Infrastructure companies are preparing themselves for a deluge of projects that will go to tender in the run up to the 2022 Fifa World Cup in Qatar. But major deals have so far been scarce.
Siemens targets a shift in Qatar in run up to World Cup
Infrastructure companies are preparing themselves for a deluge of projects that will go to tender in the run up to the 2022 Fifa World Cup in Qatar.
The Arabian Gulf nation was awarded the rights to hold football's foremost competition after promising huge investment in stadiums, transport and hospitality - a mouth-watering prospect for contractors.
But major deals have so far been scarce.
"At the time of the award, everyone expected the market to explode at any moment but now we see ourselves in a very intense planning phase," said Martin á Porta, the chief executive of Siemens' unit in Qatar.
Nevertheless, Siemens is seeking to double its workforce in Qatar to 400 staff in the coming two years to prepare for growing business.
Like Abu Dhabi, Qatar had, prior to the award of the World Cup, committed to a Vision 2030 - a growth strategy for the coming two decades. Some projects that were part of the strategy are now likely to be brought forward to be ready for the event.
Once the decision-making process is complete, Qatar will begin churning out tenders.
"For the contractors and the suppliers, the big market increase is yet to start. I expect a strong ramp up during next year and the year after and potentially the peak of that could be in the years 2018 [and] 2019," said Mr á Porta.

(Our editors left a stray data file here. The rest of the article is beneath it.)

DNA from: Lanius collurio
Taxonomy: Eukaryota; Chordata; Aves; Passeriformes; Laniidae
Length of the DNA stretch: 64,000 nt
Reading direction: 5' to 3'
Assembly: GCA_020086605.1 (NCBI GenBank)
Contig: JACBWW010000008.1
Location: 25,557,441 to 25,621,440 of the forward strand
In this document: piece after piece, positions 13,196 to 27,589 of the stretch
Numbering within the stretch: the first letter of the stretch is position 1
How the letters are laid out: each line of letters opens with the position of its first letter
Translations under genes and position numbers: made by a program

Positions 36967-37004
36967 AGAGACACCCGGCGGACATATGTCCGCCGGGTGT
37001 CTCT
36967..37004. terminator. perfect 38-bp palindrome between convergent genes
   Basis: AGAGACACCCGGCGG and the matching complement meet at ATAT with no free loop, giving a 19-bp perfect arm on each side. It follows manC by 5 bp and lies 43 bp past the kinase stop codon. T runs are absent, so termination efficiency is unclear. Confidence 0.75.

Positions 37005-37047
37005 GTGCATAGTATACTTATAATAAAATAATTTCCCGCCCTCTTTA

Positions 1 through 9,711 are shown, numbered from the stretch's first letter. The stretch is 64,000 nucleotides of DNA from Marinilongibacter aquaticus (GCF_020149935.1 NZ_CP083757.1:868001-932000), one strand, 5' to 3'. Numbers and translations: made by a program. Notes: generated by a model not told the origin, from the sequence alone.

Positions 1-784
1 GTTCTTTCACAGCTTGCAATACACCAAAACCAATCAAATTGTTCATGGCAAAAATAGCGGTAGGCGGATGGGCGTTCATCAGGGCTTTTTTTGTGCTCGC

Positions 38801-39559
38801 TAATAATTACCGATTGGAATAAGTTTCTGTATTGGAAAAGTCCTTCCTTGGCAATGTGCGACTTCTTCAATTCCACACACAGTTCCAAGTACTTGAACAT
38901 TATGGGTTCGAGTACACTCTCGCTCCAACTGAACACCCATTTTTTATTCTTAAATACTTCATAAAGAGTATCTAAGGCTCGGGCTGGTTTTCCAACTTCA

The biggest prize will be a US$35 billion (Dh128.55bn) metro and railway network that will span the peninsula.
In 2008, the sovereign wealth fund Qatari Diar choose Germany's Deutsche Bahn to build more than 350km of metro lines in Doha and railroads of equal length stretching across Qatar. Some construction contracts have already been handed out but many more are still to come.
Siemens has made a bright start in the race for orders, securing a contract worth more than €100 million (Dh451.5m) for a tram line on the university campus of the Qatar Foundation late last month.
Traditionally, the German company's main focus in Qatar has been on building and supplying power plants and electricity distribution networks but that picture is changing.
"The market will show a better balance between energy and infrastructure," said Mr á Porta.
Crucial to the tournament will be the construction or expansion of 12 state-of-the-art football stadiums.
As the tournament will be held in the summer, the venues will be equipped with advanced cooling systems able to fend off the scorching Gulf heat. The electricity needed for the air-conditioning will be generated from solar power.
The competition's centrepiece will be the Lusail Iconic Stadium, an 86,000-seat arena surrounded by a moat with colourful honeycomb roofing shielding the approaches from the sun.
The tender for the first stadium, most likely a 45,000-seat venue in Doha's Education City, will be issued next year, Mr á Porta said.
"Qatar has chosen to prepare one stadium a bit earlier and use it to optimise the technology," he said.
Siemens, which has supplied stadium technology for the past two World Cups, is hoping to benefit from Qatar's spending and is preparing a bid for the first project.
More so than the ultra-modern railway system, it will be the space-age stadium designs that define the first World Cup on Arab soil.
iPad users can read the digital edition of business section as it was printed via our e-reader app. Click here